Young children are at increased risk of severe outcomes from influenza illness, including hospitalization. We conducted a case-control study to identify risk factors for influenza-associated hospitalizations among children in US Emerging Infections Program sites.
Cases were children 6–59 months of age hospitalized for laboratory-confirmed influenza infections during 2005–2008. Age- and zip-code-matched controls were enrolled. Data on child, caregiver and household characteristics were collected from parents and medical records. Conditional logistic regression was used to identify independent risk factors for hospitalization.
We enrolled 290 (64%) of 454 eligible cases and 1089 (49%) of 2204 eligible controls. Risk for influenza hospitalization increased with maternal age <26 years [odds ratio (OR): 1.8, 95% confidence interval (CI): 1.1–2.9]; household income below the poverty threshold (OR: 2.2, 95% CI: 1.4–3.6); smoking by >50% of household members (OR: 2.9, 95% CI: 1.4–6.6); lack of household influenza vaccination (OR: 1.8, 95% CI: 1.2–2.5) and presence of chronic illnesses, including hematologic/oncologic (OR: 11.8, 95% CI: 4.5–31.0), pulmonary (OR: 2.9, 95% CI: 1.9–4.4) and neurologic (OR: 3.8, 95% CI: 1.6–9.2) conditions. Full influenza immunization decreased the risk among children 6–23 months of age (OR: 0.5, 95% CI: 0.3–0.9) but not among those 24–59 months of age (OR: 1.5, 95% CI: 0.8–3.0; P value for difference = 0.01).
Chronic illnesses, young maternal age, poverty, household smoking and lack of household influenza vaccination increased the risk of influenza hospitalization. These characteristics may help providers to identify young children who are at greatest risk for severe outcomes from influenza illness.
From the *Influenza Division, Centers for Disease Control and Prevention; †Battelle Memorial Institute, Atlanta, GA; ‡Colorado Department of Public Health and Environment, Denver, CO; §Minnesota Department of Health, St. Paul, MN; ¶Oregon Public Health Division, Portland, OR; ‖Connecticut Emerging Infections Program, New Haven, CT; **Emory University School of Medicine and the Atlanta VA Medical Center; ††Georgia Emerging Infections Program, Atlanta, GA; ‡‡California Emerging Infections Program, Oakland, CA; §§Tennessee Department of Health; ¶¶Department of Preventive Medicine, Vanderbilt University School of Medicine, Nashville, TN; ‖‖University of Rochester School of Medicine and Dentistry, Rochester; ***New York State Department of Health, Albany, NY; †††New Mexico Department of Health, Santa Fe; and ‡‡‡University of New Mexico, Albuquerque, NM.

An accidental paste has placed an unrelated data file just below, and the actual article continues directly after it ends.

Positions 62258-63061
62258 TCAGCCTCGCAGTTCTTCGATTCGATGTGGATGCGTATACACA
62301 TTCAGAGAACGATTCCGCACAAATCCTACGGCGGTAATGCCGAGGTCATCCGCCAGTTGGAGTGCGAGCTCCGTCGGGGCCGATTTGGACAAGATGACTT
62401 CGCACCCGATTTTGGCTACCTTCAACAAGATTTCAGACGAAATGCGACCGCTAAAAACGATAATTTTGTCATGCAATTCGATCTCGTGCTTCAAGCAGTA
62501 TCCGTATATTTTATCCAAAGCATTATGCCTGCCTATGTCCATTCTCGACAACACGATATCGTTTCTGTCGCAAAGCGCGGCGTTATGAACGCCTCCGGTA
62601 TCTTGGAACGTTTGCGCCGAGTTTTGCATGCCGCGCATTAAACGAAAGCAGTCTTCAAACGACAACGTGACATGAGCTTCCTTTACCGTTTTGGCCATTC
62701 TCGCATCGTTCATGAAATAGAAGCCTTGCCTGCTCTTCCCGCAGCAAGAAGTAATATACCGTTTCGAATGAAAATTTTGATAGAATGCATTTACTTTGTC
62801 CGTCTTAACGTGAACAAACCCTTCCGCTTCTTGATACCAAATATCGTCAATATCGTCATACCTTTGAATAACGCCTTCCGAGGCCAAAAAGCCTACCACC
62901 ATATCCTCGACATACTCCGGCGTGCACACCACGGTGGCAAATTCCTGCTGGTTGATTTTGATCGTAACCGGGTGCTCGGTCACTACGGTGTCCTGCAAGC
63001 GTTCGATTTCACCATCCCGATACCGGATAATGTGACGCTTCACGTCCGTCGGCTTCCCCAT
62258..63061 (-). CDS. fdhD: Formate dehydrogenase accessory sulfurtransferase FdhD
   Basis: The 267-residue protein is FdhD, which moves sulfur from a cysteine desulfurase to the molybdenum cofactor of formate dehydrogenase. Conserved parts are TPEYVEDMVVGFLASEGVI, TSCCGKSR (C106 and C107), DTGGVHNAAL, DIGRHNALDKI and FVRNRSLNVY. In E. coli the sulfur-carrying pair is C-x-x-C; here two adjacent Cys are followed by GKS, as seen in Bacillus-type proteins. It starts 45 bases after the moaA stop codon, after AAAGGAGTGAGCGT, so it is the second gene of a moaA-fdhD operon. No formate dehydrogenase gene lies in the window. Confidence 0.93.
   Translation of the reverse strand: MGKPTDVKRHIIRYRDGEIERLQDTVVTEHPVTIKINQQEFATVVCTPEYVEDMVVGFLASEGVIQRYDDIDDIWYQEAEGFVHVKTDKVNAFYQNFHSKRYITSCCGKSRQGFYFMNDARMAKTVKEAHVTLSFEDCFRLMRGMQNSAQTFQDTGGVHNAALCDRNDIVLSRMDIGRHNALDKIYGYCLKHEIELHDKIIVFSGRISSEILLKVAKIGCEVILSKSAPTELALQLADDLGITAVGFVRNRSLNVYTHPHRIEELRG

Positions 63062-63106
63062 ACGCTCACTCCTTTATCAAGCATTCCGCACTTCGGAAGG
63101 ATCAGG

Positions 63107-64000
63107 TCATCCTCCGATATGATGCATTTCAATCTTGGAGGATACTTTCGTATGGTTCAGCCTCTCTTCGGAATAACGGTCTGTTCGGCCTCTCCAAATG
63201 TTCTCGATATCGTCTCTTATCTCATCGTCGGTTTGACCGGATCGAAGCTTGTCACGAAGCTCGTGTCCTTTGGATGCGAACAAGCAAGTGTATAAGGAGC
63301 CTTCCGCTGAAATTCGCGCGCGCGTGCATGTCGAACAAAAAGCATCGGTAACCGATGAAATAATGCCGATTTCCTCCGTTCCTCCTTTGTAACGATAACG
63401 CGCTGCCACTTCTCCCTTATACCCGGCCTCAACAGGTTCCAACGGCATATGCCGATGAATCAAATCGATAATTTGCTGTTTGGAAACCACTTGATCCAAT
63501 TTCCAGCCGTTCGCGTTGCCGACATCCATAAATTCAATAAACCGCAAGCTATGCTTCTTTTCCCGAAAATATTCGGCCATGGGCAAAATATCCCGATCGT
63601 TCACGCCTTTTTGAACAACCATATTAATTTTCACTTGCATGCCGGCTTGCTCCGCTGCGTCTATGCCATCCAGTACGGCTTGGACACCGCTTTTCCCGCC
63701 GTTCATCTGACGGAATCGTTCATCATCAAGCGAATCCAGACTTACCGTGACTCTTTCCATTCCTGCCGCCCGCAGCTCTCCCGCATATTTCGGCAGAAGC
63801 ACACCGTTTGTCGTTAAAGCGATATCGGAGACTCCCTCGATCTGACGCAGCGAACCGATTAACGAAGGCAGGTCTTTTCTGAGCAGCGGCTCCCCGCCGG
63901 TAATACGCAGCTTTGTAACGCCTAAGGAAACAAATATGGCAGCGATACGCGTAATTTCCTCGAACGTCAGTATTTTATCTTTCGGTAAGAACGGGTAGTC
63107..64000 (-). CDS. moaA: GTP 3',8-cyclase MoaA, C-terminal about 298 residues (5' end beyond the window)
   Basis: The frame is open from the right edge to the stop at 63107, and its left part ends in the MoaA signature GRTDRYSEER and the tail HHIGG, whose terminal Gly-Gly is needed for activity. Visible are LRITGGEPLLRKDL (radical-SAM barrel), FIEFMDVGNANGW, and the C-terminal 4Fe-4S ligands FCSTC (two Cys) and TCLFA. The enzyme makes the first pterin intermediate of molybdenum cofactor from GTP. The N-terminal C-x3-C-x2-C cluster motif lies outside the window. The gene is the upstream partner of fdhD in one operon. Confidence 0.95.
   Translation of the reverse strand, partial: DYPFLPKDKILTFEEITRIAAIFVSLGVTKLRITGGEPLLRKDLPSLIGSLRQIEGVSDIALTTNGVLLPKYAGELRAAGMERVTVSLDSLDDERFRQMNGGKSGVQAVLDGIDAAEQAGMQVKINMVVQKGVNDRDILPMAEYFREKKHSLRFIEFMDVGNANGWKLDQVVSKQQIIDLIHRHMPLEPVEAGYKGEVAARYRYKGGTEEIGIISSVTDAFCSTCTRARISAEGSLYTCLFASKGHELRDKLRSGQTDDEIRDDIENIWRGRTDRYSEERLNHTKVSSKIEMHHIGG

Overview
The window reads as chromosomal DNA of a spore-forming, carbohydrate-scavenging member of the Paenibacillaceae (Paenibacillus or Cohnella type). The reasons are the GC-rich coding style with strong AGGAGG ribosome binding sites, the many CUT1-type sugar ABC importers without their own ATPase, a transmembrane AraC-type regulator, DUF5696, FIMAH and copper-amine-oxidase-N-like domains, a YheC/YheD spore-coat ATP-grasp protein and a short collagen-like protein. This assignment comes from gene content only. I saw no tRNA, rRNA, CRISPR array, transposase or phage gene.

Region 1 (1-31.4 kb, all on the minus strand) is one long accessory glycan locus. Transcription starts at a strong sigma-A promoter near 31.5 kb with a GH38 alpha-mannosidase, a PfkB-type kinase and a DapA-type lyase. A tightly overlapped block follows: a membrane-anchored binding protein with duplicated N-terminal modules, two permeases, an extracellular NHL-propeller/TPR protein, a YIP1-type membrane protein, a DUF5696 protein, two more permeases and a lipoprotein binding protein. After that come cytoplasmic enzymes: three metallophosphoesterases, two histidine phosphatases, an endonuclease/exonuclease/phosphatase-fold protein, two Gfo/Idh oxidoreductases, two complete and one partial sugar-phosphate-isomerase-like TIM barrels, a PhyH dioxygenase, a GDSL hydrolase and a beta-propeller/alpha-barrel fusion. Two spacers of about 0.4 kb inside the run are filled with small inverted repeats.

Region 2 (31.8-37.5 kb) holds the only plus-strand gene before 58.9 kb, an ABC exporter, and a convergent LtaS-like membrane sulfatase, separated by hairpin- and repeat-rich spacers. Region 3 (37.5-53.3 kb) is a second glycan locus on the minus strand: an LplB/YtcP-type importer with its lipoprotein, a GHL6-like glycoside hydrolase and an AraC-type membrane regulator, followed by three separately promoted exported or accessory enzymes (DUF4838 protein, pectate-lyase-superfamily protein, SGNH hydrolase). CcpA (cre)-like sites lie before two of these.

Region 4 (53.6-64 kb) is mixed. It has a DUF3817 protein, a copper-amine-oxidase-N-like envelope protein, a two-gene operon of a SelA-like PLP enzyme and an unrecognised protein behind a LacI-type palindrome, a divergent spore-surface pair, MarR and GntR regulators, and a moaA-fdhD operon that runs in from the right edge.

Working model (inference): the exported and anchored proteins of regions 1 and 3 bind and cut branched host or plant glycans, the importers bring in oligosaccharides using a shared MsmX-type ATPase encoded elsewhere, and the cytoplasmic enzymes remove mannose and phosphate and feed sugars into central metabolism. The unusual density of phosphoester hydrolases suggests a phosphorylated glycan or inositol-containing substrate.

Accepted for publication December 23, 2013.
N.J.D. is currently at the Department of Medicine, New Jersey Medical School, Newark, NJ.
A.S.C. is currently Resident Advisor/President’s Malaria Initiative, Center for Global Health, Division of Parasitic Diseases and Malaria, Malaria Branch.
The EIP is a collaboration of state health departments, academic institutions and local partners and is funded by the Centers for Disease Control and Prevention. Members of the EIP sites were involved in the design and conduct of the study; collection, management, analysis and interpretation of the data and preparation, review or approval of the manuscript.
Preliminary results of this study were presented in an oral session at the 2010 Infectious Diseases Society of America: Nila J. Dharan, Leslie Z. Sokolow, Po-Yung Cheng, Paul Gargiullo, Laurie Kamimoto, Art Reingold, Ken Gershman, James Meek, Monica Farley, Kathryn Arnold, Ruth Lynfield, Joan Baumbach, Sarah Lathrop, Nancy M. Bennett, Shelley Zansky, Ann Thomas, William Schaffner, David Kirschke and David K. Shay. Child and household risk factors for hospitalization with laboratory-confirmed influenza among children aged 6–59 months—United States, 2005–2008. Presented by N. Dharan, IDSA Annual Meeting, October 23, 2010, Vancouver, Canada.
W.S. has the following disclosures: Member, DSMB for Merck and Sanofi-Pasteur; occasional consultant for Pfizer, Novartis, GSK and Dynavax. The other authors have no other funding or conflicts of interest to disclose.
Address for correspondence: Nila J. Dharan, MD, Department of Medicine, New Jersey Medical School, 185 South Orange Avenue, MSB I-689, Newark, NJ 07103. E-mail: Dharannj@njms.rutgers.edu.
This is an open-access article distributed under the terms of the Creative Commons Attribution-NonCommercial-NoDerivatives 3.0 License, where it is permissible to download and share the work provided it is properly cited. The work cannot be changed in any way or used commercially.